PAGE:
2018 election by the numbers

Oktoberfest 3KFTC members leaned into this election cycle more heavily than any other, conducting large-scale voter registration, education and mobilization in our communities to lift up important issues, to listen to our neighbors, and help them get involved. KFTC’s New Power PAC formed Democracy Teams that recommended candidate endorsements and led local work to support candidates who most advanced KFTC’s Vision.

Here are some of our numbers:

  • Total doors knocked + calls made by KFTC – 41,462
  • Candidates responding to our General Election issue stance survey – 223
  • KentuckyElection.org Visits 2018 – 60,778
  • Candidates profiled on KentuckyElection.org – more than 7,000
  • Total General Election ad views online – 899,078
  • General Election candidate-specific mail pieces sent – 58,180
  • General Election Voter Guides printed - 13,000


Some of the other numbers from the election:

  • Total Ballots cast - 1,612,353
    General Election Voter Turnout - 47.38%
    Voter Turnout among KFTC members - 91%
  • Political Party composition of the new Kentucky House - 61 Republicans - 39 Democrats (a shift of 2 seats to the Democrats)
  • Political Party composition of the new Kentucky Senate - 28 Republican - 10 Democrats (a shift of 1 seat to the Republicans)

New Power PAC Candidates who won their elections - 26

We’ve always made sure that the focus of our voter work is long-term, working with less-likely voters and those who are most left out of our democracy, including low-income Kentuckians, youth and people of color. It’s hard work that can’t be won or lost in any single election.

We didn’t win as many of these races as we might hope – with narrow losses for some important races like Amy McGrath’s Congressional race in Central Kentucky or Jeanie Smith’s race that pitted a long-time KFTC member against a member of Republican Senate leadership in a tough district.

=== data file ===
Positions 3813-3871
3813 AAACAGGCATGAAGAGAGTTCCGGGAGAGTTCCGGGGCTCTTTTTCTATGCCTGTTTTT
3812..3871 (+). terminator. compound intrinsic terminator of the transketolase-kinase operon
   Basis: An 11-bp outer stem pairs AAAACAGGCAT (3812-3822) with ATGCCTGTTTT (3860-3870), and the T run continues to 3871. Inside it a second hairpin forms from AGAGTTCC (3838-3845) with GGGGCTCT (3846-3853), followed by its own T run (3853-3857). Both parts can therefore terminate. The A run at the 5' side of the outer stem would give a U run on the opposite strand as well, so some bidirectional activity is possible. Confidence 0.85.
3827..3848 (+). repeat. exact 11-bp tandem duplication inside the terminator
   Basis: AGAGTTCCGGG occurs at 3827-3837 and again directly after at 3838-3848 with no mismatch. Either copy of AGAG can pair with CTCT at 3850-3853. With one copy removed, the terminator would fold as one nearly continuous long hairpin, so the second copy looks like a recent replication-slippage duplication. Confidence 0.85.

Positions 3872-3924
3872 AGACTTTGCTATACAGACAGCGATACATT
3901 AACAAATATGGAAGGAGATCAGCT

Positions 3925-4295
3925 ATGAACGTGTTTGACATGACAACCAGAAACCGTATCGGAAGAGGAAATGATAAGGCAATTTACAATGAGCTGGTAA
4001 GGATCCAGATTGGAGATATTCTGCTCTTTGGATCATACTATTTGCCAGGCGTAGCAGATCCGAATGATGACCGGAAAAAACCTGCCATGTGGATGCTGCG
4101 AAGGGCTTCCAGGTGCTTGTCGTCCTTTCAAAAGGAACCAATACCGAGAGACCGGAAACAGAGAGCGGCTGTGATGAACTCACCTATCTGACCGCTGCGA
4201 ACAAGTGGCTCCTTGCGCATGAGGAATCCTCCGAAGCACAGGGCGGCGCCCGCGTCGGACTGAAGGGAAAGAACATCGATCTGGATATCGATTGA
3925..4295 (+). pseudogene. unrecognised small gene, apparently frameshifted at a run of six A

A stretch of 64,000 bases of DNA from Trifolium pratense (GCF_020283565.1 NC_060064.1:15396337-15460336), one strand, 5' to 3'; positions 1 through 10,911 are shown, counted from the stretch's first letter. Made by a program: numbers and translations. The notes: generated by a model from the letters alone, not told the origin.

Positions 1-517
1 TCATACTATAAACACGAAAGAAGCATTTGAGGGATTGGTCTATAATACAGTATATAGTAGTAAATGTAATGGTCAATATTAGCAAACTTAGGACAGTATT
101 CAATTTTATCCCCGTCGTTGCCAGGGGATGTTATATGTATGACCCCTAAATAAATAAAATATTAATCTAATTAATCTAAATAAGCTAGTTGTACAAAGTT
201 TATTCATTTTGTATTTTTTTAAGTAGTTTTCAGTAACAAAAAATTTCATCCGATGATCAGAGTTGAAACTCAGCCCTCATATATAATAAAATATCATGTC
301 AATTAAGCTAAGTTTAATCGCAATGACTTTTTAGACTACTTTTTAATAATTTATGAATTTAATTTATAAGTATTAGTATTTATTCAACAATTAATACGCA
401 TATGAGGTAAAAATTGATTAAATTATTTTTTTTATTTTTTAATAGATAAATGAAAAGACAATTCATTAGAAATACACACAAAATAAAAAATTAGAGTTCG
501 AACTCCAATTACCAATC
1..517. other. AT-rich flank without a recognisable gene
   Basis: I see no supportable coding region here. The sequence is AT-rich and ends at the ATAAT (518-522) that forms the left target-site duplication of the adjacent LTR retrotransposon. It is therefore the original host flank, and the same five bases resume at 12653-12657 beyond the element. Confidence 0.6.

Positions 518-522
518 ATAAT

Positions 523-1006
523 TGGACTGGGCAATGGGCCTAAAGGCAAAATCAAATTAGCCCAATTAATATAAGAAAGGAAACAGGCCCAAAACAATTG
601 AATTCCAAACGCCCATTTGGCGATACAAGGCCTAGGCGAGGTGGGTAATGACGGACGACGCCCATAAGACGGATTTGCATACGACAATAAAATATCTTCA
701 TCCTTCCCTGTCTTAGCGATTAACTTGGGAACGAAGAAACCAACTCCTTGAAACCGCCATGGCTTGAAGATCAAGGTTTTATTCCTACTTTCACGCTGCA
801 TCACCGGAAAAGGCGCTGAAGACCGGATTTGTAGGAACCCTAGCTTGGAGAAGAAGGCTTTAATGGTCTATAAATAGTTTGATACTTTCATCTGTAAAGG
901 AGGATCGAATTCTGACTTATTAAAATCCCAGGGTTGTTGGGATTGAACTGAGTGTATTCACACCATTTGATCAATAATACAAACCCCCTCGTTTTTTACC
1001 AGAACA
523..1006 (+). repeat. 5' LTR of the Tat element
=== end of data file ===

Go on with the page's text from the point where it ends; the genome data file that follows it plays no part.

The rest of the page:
But we did win a lot of races and a lot of strong candidates that share KFTC’s vision and values are in office that wouldn’t have been there without our help. The demographics of the legislature are shifting too, with more women, more people of color, and more teachers running and winning than ever before.

Some of the closest vote counts on election night were in favor of people we endorsed such as Cherlynn Stevenson winning by just by 48 votes and Jim Glenn winning by just a single vote (re-counts pending).

Perhaps most importantly, 2018 was a year where a lot of truly great candidates ran for office, many of which ran for the first time. Many were KFTC members or were supported by volunteer campaign staff who were KFTC members. Even those who didn’t win learned a great deal and built up name recognition and skills to run again and/or help other great candidates run and win.

The election for governor and 5 other statewide constitutional offices is in 2019, and an even larger election is in 2020 for state house and senate, Congress, a U.S. senate seat, president and many local offices.

Among other work in 2019, KFTC plans to focus on some powerful candidate and campaign training. Have you ever thought about running for public office or do you know someone you think should run? Give it some thought, because that’s where it starts.